EconoChina

A blog on Chinese economy & society

Archive for the ‘Industries & Companies’ Category

Chinese labor saga continues

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Local HK media is reporting that 300 workers at the Beijing factory of Korea’s Lotte Group have been striking for 3 days over wages, shutting down production completely.

The workers allege that Lotte, while officially pays them Rmb1,700 a month, deducts many “fees” from their paycheck, resulting in real monthly pay of only Rmb900, which is lower than Beijing’s minimum wage.

The strikes at Honda etc.had received wide publicity and tacit governmental support. Although this newest episode of labor dispute is different in that it happens in the nerve center of China, I expect it to be resolved in favor of the workers, as their quest is inline with the government’s goal of rebalancing the Chinese economy.

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Written by Cindy Luk

August 19, 2010 at 2:41 am

Posted in China, Industries & Companies

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Bad debts galore?

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A slew of Chinese banks are reporting half year results, and most have reported lower bad debts ratios. Good news? Wait. Due to an explosion of property related loans in the H1, total bad debts had actually gone up.

China has a prudent down-payment policy, in the range of 20% to 60% (!). As such mortgages are actually prime assets of the banks. The weak link is loans to the property developers. Huaxia Bank, listed in Shanghai and known ninja loan maker, reported a 14.5% increase in bad debts to the developers. Citic Bank’s bad debts to property developers were up 10%. China Minsheng Banking Corp., one of the better managed ones (and perhaps more transparent?), actually surged by 78%!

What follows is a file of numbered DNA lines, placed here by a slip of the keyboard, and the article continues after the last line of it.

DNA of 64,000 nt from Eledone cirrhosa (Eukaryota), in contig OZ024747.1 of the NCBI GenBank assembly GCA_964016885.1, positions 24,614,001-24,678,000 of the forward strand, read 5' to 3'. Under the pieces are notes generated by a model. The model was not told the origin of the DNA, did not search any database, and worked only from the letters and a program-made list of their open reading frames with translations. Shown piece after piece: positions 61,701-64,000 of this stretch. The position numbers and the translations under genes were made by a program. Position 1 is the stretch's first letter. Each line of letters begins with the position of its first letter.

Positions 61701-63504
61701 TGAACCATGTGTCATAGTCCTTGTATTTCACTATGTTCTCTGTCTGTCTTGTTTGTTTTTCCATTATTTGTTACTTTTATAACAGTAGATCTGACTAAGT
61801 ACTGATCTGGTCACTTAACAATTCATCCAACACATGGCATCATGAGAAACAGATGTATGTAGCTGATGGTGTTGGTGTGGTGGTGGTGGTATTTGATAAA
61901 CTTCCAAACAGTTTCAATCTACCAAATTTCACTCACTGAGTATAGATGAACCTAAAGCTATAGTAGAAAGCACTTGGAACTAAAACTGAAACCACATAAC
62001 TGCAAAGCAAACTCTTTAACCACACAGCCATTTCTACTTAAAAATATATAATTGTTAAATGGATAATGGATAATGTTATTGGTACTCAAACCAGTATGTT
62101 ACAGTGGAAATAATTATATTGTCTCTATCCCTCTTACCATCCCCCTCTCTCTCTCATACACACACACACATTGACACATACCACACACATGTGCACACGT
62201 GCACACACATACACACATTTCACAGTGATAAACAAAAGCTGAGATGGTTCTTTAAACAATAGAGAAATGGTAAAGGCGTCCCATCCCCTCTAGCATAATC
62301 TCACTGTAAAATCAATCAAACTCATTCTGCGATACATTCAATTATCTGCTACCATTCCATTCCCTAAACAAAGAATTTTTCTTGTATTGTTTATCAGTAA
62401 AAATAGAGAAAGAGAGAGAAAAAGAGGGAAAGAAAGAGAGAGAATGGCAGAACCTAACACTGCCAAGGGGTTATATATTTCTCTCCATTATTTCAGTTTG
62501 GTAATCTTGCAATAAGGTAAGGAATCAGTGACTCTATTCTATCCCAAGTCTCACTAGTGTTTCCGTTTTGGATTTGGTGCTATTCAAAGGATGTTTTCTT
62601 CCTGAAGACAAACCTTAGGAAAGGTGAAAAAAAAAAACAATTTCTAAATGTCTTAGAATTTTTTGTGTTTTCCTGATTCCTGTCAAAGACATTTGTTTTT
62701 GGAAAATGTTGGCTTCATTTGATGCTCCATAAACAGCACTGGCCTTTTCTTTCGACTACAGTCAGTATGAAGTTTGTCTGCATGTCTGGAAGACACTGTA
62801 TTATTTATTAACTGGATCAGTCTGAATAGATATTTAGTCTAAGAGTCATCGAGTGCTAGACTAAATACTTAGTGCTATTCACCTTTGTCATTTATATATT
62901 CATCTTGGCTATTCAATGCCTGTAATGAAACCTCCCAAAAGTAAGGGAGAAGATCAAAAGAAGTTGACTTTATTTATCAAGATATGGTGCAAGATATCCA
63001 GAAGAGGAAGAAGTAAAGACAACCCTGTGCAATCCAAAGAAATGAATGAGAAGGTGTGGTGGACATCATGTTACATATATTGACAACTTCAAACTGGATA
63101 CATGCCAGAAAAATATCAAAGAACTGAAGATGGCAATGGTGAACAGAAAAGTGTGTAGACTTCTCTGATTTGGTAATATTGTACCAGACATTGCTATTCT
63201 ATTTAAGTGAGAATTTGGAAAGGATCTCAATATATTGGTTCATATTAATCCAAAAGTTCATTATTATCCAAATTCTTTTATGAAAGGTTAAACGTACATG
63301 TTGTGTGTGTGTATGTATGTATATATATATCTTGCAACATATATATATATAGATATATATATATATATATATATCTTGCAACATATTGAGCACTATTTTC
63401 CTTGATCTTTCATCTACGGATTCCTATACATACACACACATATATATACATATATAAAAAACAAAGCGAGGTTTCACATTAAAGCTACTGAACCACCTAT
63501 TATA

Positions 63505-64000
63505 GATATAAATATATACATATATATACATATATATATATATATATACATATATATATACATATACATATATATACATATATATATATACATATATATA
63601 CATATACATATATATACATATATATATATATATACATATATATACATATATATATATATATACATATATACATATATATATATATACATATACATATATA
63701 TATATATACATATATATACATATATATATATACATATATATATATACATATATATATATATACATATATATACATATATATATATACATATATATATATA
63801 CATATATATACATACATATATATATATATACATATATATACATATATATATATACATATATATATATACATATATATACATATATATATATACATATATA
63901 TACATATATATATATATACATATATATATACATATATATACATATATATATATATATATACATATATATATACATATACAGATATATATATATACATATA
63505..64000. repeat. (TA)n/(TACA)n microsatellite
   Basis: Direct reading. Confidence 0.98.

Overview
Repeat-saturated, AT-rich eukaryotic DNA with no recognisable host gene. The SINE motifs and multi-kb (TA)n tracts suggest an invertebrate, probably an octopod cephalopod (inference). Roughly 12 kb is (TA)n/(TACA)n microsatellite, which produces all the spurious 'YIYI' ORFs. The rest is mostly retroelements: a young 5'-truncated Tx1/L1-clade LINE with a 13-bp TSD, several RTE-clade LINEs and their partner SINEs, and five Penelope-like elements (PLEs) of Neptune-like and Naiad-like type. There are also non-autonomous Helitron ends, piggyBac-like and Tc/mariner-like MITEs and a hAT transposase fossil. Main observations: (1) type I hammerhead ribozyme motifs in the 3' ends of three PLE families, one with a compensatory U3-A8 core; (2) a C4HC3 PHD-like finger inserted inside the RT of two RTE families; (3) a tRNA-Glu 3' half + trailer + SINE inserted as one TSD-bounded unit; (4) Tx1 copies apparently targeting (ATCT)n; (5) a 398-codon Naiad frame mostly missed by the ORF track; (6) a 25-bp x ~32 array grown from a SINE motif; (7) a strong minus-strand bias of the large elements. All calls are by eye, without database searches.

In terms of bad debts ratios, all banks are still within the comfort zone. But with the tightening policies only kicking in mid-April, one has to wonder whether the bad debts situation will deteriorate, perhaps dramatically, in H2.

Written by Cindy Luk

August 17, 2010 at 12:03 am

When labor is not labor

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Naked Capitalism has highlighted a piece on the NYT  about protesting ex-bank workers. The article itself wasn’t too bad by NYT standard despite snides about poor divorced protester moving to Beijing to be “closer to the country’s leaders” and other useless commentaries. The interpretation by Yves Smith, though, is completely off by suggesting “the futility of labor action against entities near and dear to the officialdom”.

Yes, Honda and Foxconn are foreign-owned (btw, the Chinese do not see Taiwanese as foreign), and strikes against them had subtle governmental support. But could there be other reasons behind this difference in tolerance? Things like:

  1. The southern manufacturers with “approved” strikes are mainly exporters, while the banks focus on domestic market.
  2. Workers at the southern manufacturers are mostly young, unskilled country migrants while the ex-bank employees are middle-aged, effectively unskilled, officially city dwellers.
  3. Raising the wages of the unskilled migrants force the exporters to be more competitive while the banks need to reduce their bloated headcounts to be efficient.
  4. Raising wages for migrants helps rebalancing the Chinese economy and builds a middle class, while rehiring the ex-bank employees will…hmm…make their lives better.

Whatever you think of firing these middle-aged people with no real marketable skills, the fact remains that there is economic rationale behind stonewalling their efforts and supporting the cause of the migrant strikers. Whether national policy should be determined solely by economic considerations is another issue though.

Written by Cindy Luk

August 16, 2010 at 7:42 pm

Posted in China, Industries & Companies, Media

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Battle lines hardened in the Chinese property market

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With the CBRC, China’s powerful banking regulator, banning 3rd mortgages and tightening other banking operations like securitization, it seems like the Chinese government, the central government at least, has hardened its resolve in pricking the property bubble.

However, the push back from the property lobby is forceful as well, especially now it seems that government is serious and the tightening measures might last a while. An economist from TsingHua University had calculated earlier on that if the tightening measures last for more than a year, more than 45% of Chinese property companies will encounter solvency problem.